Private label grew during the recession as consumers looked increasingly at value for money. Brands like Superdrug, Tesco, Marks & Spencer, Walmart and El Corte Inglés responded with own brand products. But can they continue to hold the ground they gained?
Private label represents a value alternative to branded names and are increasingly taking centre stage. But can the sector continue to hold the ground it gained during the recession, asks Julia Wray
During the early years of the downturn, private label beauty and personal care shook off its ‘poor relation’ stigma and became a force to be reckoned with as people sought to look good for less. Consumers had always expected own brand products to be functional but suddenly they required them to be innovative and desirable too: the recession had made private label sexy.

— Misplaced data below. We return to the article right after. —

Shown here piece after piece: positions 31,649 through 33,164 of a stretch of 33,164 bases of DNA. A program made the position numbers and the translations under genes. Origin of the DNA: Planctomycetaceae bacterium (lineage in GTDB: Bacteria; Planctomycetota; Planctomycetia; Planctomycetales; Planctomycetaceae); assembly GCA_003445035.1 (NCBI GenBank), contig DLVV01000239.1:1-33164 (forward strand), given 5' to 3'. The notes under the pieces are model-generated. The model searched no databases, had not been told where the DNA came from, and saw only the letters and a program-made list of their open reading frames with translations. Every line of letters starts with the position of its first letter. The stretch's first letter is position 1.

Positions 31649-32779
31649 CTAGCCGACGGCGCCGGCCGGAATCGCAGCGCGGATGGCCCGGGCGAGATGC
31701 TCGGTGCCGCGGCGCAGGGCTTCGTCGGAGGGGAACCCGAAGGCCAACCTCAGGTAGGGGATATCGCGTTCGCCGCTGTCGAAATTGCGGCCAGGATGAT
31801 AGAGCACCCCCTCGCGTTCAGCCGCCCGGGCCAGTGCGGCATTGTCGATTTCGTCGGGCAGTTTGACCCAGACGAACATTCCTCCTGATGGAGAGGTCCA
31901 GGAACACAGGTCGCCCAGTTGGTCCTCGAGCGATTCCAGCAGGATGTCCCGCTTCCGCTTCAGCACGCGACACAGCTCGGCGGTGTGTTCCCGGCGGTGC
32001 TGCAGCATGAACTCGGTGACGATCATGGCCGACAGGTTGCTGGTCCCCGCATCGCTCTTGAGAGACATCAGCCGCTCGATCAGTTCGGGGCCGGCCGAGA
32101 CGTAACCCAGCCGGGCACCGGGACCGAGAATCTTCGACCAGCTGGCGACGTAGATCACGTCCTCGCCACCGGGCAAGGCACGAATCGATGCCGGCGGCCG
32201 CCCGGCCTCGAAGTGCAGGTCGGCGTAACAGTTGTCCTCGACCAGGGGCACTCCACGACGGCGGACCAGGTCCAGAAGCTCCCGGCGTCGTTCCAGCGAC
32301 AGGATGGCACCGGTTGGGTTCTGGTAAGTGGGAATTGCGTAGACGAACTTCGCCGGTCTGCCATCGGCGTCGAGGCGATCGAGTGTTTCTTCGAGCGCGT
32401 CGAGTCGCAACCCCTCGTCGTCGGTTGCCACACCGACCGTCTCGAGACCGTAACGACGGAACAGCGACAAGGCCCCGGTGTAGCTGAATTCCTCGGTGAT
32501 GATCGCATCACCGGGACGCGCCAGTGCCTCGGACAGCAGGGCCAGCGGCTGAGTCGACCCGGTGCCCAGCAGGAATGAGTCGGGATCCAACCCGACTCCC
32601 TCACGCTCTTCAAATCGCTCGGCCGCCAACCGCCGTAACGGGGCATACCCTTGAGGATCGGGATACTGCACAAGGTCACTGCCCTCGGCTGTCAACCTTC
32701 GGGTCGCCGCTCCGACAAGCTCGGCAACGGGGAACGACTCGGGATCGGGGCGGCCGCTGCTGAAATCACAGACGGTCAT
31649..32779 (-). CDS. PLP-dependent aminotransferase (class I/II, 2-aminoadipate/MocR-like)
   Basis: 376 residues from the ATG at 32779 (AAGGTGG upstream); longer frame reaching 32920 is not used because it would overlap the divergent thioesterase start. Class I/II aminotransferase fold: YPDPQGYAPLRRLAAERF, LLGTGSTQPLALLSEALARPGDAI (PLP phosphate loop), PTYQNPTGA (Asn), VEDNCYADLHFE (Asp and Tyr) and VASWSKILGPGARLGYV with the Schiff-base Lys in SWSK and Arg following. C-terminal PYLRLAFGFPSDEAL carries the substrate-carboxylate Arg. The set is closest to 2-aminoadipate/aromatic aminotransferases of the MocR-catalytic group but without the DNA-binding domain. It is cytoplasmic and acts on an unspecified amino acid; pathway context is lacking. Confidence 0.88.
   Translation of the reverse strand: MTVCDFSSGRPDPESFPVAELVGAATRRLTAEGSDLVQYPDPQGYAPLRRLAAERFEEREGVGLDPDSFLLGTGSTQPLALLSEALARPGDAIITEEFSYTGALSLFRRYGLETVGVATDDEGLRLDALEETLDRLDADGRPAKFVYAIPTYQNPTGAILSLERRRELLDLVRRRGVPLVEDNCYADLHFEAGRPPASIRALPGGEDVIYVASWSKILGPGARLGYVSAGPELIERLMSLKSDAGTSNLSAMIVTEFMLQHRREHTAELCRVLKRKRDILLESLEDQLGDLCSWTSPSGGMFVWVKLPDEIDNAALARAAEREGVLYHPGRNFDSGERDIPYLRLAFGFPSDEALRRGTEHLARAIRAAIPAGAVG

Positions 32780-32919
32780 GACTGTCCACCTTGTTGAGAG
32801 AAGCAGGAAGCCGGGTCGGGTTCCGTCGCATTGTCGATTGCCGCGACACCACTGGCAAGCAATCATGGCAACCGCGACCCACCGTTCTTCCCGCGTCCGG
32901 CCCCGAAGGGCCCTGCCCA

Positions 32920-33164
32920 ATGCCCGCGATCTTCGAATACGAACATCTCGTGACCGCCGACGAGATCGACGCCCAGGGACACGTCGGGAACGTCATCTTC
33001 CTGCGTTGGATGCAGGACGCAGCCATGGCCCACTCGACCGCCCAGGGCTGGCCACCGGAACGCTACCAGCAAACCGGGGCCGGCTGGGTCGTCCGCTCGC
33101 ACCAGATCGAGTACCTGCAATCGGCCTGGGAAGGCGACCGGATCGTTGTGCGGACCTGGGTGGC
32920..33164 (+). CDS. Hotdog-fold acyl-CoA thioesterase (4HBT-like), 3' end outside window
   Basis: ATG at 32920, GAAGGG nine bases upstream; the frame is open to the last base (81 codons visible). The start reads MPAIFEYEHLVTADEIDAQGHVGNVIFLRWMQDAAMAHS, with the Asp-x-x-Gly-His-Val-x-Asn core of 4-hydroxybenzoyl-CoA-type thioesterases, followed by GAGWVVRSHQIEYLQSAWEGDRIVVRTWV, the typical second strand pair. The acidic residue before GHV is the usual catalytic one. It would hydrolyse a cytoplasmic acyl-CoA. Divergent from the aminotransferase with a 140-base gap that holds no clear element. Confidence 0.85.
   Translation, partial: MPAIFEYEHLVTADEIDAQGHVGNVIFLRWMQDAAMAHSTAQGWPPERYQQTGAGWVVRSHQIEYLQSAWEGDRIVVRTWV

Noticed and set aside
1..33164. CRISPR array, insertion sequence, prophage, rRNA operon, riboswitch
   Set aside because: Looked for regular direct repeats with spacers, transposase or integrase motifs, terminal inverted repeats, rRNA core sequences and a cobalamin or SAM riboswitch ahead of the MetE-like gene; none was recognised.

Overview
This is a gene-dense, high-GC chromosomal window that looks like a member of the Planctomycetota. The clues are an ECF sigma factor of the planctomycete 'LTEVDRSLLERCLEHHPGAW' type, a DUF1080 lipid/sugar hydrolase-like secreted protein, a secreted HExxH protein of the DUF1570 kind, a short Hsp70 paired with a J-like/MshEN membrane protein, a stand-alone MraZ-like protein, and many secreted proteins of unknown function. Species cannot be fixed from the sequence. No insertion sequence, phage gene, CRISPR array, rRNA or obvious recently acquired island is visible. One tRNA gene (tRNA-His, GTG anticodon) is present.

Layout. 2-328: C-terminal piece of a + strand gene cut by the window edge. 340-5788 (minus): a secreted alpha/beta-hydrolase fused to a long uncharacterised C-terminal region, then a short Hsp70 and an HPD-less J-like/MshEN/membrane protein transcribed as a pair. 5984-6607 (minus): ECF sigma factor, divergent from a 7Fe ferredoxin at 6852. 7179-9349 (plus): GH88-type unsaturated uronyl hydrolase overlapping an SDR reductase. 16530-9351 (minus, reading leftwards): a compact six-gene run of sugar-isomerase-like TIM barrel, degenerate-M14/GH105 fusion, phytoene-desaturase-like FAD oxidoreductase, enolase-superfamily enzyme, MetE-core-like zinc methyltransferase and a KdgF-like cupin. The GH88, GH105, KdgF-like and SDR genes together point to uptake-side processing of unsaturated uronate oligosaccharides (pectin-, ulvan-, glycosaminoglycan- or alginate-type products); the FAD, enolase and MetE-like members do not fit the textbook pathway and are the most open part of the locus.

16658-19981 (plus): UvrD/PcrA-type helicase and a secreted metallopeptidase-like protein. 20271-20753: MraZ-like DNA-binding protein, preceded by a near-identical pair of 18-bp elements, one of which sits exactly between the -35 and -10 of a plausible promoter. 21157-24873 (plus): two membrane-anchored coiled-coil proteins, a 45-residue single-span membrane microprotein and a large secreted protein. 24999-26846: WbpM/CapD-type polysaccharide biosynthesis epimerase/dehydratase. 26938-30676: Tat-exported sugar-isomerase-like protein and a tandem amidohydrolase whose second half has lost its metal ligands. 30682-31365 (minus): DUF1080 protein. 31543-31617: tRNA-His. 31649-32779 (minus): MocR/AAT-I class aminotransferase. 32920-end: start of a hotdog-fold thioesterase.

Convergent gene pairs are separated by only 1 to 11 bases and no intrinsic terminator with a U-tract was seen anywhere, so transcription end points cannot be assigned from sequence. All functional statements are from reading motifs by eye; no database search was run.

And to date the bubble is yet to burst. “Global demand in this category has been good. It has generally followed the surge in growth that marked private label in North America and Europe as a result of economic downturn,” comments Brian Sharoff, president of the Private Label Manufacturers Association (PLMA). “There is no doubt that branded companies have been very aggressive in trying to regain market share and have made inroads in private label penetration. But looking at market share over a ten year period, private label has expanded very well. Obviously, manufacturers who work with retailers to produce private label and exclusive brands have benefited.”...
This is a small extract of the full article which is available ONLY to premium content subscribers. Subscribers sign-in (top right) to read the article.
Subscribe now to premium content on Cosmetics Business